and the following error which has rankHamming weight . The corresponding received message is:
Step 0: Annihilator.
We compute the Ore polynomial defined in (4).
If a fast multiplication algorithm of Ore polynomials is available (which is notably the case when [9, 3]), this computation can be done efficiently by a divideandconquer algorithm [3].
We underline that this computation is independant of the received message and then has to be done just once when the RSG code is set up.
Example 2.13.
In our thread example, we have as shown by Example 2.5.
Step 1: Interpolation.
We compute a Ore polynomial of degree less than such that .
This can be done for example by inverting the linear map , which is known to be a bijection by Lemma 2.3. Alternatively, can be computed by solving a (noncommutative) Chinese remainder problem. This latter approach is faster when an efficient multiplication algorithm of Ore polynomials is available.
Example 2.14.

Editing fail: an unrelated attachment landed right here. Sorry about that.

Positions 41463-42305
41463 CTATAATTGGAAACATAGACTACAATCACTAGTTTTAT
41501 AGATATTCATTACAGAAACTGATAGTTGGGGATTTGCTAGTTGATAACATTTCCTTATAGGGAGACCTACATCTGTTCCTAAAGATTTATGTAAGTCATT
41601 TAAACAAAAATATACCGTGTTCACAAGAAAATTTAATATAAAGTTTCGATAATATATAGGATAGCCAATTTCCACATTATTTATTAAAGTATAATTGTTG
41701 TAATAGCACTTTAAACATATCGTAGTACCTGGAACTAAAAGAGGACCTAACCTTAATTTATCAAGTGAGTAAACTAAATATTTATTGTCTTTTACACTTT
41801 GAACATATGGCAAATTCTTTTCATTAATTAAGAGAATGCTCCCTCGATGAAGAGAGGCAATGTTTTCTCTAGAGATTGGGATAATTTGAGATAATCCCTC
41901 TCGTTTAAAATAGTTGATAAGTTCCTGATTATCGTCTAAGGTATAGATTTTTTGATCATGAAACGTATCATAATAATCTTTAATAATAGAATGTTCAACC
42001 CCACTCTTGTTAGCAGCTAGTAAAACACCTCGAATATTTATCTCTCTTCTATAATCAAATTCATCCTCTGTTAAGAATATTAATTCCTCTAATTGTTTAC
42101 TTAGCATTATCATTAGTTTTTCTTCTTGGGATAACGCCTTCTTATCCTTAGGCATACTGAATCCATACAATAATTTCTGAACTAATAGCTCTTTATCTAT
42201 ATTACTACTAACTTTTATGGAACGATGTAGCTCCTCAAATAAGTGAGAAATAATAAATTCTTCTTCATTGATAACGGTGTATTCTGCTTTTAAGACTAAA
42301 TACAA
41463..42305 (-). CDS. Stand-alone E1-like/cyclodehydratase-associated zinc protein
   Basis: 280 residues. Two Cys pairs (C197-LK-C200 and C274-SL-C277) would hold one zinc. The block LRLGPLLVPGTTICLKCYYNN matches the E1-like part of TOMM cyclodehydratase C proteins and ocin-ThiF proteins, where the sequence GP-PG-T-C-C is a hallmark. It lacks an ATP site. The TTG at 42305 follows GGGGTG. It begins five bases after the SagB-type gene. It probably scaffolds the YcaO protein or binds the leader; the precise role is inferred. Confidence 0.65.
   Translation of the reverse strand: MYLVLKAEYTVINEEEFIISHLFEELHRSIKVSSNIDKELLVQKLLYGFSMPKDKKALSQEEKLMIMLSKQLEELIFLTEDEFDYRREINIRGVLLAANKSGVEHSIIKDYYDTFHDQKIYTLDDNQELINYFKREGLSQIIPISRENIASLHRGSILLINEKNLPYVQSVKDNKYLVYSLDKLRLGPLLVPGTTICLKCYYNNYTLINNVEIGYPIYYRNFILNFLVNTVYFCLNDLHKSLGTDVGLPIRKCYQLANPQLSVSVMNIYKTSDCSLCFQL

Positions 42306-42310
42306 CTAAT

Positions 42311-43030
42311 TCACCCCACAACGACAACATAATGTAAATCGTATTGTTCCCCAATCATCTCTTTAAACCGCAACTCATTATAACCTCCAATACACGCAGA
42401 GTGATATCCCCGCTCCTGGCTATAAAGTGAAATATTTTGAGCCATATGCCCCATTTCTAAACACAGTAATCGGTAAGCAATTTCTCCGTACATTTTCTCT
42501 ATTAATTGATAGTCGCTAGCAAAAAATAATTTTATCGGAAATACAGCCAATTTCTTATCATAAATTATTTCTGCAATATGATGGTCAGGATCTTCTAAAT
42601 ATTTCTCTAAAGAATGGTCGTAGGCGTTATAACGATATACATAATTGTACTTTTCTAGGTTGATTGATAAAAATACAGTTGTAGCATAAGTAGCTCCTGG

In our thread example, we find:
Remark 2.15.
In general, it is possible that denominators appear and that the degrees in get bigger than the maximal degree in in and . However, this growing always stays under control.
Step 2: Partial rgcd.
We compute a relation of the form for Ore polynomials , and with and .
This relation can be computed by applying the extended Euclidean algorithm with the input and stopping it the first time the remainder has degree less than .
Remark 2.16.
Using the theory of resultants and subresultants [7], one can carry out this computation by controlling the degrees in of all intermediate polynomials.
Example 2.17.
In our thread example, after one step in Euclidean algorithm, we obtain: